United Poultry Concerns
16 November 2011
University of Maryland Journalism Major, Alexis Gutter, Covers Hair Fashion Feathers Cruelty Campaign by United Poultry Concerns
Students & salons respond to learning feathers are obtained from abused
roosters; rooster killing company Whiting Farms cites “negative press”

Alexis Gutter
Trend Story
University of Maryland College Park
November 8, 2011

Last spring, following the leads of Aerosmith front man, Steven Tyler, and pop music artist, Kesha, young women began attaching feather extensions to their hair.

By mid-summer, trend demand surpassed stray feather supply, so farms that sell fly-fishing tyers began killing more roosters to fill the orders of their new, unexpected market: fashion.

Whiting Farms, a leading supplier for fly-fishing feathers located in Colorado, became a leading supplier for hair feathers. Now, the farm kills as many as 1,500 roosters per week just for their backside feathers, said Karen Davis, president of United Poultry Concerns, a non-profit organization addressing the treatment of domestic fowl.

“They’re just taking five or six feathers, then trashing them,” Davis said.

In a statement to United Poultry Concerns, Whiting Farms President Thomas Whiting wrote that it is the market that necessitates killing the roosters after extracting just the few, valuable feathers.

“What are desired by fly tyers and fashion folks alike are the ‘first nuptial’ feathers that the roosters grow (their ‘breeding plumage’), and subsequent sets of feathers are not as good,” Whiting wrote.

After these initial feathers are plucked, the farm humanely euthanizes the roosters, as “there is no distress or blood,” Whiting wrote.

But Davis said that “anyone claiming to ‘humanely euthanize’ roosters is just using animal cruelty rhetoric for gassing with carbon dioxide. It’s not humane at all,” She said.

The carbon dioxide used to gas the roosters does cause panic, breathlessness and distress to the suffocating birds, Davis said.

While Whiting declined to comment as his assistant said “he is reluctant to speak about the issue after receiving such negative press,” he wrote in his statement to United Poultry Concerns that the roosters of the farm, who remain in individual cages after free-range experiments were an “unmitigated disaster,” seem perfectly happy.

“If they weren’t content, they wouldn’t grow the beautiful feathers,” Whiting wrote.

While Davis hopes the feather extension fad fades as quickly as it exploded, she said a way to achieve the trend tapering is through education.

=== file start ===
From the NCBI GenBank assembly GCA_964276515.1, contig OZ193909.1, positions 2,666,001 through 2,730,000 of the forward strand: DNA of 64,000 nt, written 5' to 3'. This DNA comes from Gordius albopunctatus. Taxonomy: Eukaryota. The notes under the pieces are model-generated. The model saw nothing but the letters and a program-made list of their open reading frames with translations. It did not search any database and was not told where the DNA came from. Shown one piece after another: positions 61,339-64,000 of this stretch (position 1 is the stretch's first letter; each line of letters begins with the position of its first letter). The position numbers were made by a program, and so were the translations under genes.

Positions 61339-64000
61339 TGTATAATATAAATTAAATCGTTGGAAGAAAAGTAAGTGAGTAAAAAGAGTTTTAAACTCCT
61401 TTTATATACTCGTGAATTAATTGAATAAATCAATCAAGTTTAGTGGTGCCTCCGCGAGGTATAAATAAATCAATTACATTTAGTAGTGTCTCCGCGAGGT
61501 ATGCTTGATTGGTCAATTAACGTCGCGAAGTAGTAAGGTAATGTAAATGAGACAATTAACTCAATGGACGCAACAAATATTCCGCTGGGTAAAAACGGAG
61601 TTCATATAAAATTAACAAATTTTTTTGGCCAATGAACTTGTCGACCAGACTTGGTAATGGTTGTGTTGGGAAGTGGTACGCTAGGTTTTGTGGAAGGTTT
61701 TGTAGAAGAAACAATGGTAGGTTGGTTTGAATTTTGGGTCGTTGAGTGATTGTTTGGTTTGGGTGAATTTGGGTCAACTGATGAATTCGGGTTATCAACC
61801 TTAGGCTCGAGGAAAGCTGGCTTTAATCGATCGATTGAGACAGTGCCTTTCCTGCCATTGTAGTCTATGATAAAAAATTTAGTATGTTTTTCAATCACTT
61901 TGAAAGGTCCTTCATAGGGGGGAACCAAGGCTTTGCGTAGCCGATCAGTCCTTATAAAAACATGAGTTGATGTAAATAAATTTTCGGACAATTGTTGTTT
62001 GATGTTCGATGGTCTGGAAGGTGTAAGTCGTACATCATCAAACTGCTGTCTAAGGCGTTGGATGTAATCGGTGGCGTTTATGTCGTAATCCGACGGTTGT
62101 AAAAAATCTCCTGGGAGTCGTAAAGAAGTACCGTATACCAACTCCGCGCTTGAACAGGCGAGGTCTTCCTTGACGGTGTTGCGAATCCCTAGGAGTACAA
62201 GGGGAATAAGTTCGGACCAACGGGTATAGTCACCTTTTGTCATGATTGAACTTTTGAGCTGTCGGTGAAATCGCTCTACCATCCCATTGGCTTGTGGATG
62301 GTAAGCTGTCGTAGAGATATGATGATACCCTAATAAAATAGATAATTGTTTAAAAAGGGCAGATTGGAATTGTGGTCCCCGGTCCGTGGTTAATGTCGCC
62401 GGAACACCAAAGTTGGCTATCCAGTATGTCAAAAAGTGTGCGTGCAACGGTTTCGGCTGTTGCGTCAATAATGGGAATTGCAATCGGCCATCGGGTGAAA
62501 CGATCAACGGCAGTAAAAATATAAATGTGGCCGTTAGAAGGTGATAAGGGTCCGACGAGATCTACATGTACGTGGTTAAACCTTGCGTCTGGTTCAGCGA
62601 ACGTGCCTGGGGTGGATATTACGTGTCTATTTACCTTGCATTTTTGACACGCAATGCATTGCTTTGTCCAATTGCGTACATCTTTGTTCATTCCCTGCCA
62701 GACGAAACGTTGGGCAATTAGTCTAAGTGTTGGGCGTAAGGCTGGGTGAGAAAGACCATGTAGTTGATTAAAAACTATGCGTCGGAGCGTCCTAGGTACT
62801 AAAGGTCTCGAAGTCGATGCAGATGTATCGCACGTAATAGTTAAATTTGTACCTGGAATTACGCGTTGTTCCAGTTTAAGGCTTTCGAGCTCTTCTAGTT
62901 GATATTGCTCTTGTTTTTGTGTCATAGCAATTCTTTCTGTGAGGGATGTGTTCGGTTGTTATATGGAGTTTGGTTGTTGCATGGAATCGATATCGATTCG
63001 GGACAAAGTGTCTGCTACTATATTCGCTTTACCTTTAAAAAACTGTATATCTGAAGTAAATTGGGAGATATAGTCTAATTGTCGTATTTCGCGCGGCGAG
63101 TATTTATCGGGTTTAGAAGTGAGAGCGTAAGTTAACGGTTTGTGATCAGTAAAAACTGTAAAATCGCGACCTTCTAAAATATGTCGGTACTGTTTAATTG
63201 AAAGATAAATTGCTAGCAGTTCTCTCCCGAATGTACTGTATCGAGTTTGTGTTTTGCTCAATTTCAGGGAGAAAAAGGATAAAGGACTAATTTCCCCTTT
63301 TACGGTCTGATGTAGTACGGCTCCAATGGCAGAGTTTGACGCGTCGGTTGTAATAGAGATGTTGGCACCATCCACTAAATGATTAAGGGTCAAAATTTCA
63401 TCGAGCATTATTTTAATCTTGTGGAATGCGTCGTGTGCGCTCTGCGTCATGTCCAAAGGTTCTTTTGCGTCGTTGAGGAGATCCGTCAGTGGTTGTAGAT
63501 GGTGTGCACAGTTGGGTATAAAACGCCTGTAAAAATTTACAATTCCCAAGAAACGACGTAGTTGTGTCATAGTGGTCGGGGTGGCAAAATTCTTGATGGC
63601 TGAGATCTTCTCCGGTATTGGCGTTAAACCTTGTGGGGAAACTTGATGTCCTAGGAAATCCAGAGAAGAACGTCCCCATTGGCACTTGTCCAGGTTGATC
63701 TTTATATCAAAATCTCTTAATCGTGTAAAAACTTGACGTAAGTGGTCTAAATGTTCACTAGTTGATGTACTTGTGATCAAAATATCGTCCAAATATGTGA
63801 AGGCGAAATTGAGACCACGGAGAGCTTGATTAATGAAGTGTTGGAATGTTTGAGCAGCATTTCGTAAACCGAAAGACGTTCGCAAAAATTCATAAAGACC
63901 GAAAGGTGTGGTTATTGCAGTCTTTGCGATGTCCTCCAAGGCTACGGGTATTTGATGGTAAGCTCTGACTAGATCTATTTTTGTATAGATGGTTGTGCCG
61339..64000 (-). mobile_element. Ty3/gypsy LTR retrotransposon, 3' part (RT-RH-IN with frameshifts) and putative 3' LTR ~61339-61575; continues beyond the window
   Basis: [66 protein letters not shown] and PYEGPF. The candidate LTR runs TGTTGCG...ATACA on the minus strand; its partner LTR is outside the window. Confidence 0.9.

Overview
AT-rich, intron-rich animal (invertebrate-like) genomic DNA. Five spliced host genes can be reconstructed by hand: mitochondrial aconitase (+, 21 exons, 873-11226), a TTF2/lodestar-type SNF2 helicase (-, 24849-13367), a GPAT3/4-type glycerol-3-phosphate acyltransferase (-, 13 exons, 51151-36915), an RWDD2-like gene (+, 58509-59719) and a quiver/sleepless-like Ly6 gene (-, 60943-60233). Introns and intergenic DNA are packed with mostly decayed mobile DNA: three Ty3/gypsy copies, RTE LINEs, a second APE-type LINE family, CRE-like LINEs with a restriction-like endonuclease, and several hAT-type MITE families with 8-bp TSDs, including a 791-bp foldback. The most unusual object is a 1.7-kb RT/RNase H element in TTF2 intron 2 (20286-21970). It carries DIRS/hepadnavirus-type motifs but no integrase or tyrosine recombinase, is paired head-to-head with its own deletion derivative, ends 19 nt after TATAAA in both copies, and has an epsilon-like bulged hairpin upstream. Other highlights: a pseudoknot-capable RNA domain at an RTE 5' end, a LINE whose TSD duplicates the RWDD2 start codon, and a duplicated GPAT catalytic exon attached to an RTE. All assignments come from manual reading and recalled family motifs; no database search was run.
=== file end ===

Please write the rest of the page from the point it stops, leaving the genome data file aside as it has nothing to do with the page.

“I would like to think that as people become more educated, they wouldn’t want them anymore,” Davis said. “It seems like nobody really knows how these feathers are being obtained.”

Among the college female demographic, Davis’ hunch shows evidence to truth.

“Is that for real?” Senior Communications major Monica Karkhanis asked in response to learning the feather source. “That’s definitely information that would make me even less likely to contribute to the trend. They’re cute, but not cute enough to be killing animals.”

Junior Kinesiology major Amanda Erb agreed, though she also used to don a feather after she saw Kesha “rock it.”

“I mean, I’m not much of an animal activist, and I feel like roosters aren’t very endangered, but it’s really unnecessary to kill for a fad,” Erb said.

Some local salons are starting to sympathize.

Camille Richardson, receptionist at Alchemy Salon in Silver Spring, was in charge of finding and ordering feathers between May and July, the brief time the salon offered them.

“After that, we couldn’t get the feathers anymore because everyone was selling out,” Richardson said. “We tend to be a very green salon and don’t want to be involved in using feathers from killed birds.”

Richardson said that since the salon has discontinued its stock of feathers, a handful of customers have brought in their own, which she believes were purchased at bait shops.

Sarah Bailey, a sales representative at Angler’s, an Annapolis hunting and fishing supply store, said she has noticed the trend picking up.

“One lady who came in recently said she was from a hair salon and bought quite a few feathers,” Bailey said.

Courtney Pelletier, manager of K. Co Design Salon and Day Spa in Baltimore, said that for the six months her salon has been offering the extensions, she regularly finds herself out of stock, but has not noticed customers bringing in their own feathers.

While K. Co is often out of authentic feathers, it also offers a cheaper, synthetic feather, which Pelletier said has been popular with younger girls lately.

Davis said that synthetic feathers are an acceptable alternative to the otherwise inhumane trend, which appeals to a “vanity that can easily be duplicated with non-animal materials.”

“People don’t want feathers from animals being killed,” Pelletier said. “We don’t really agree with it either.”

Davis said that once people are informed about the process of obtaining the feathers, they should be morally bound to stop perpetuating the trend, if not help the movement to combat it.

“Raising and killing roosters for mere cosmetic purposes shows a lack of empathy and respect for living creatures, especially since these birds are being born and caged merely to be killed for nothing but profit and vanity.” Davis said.

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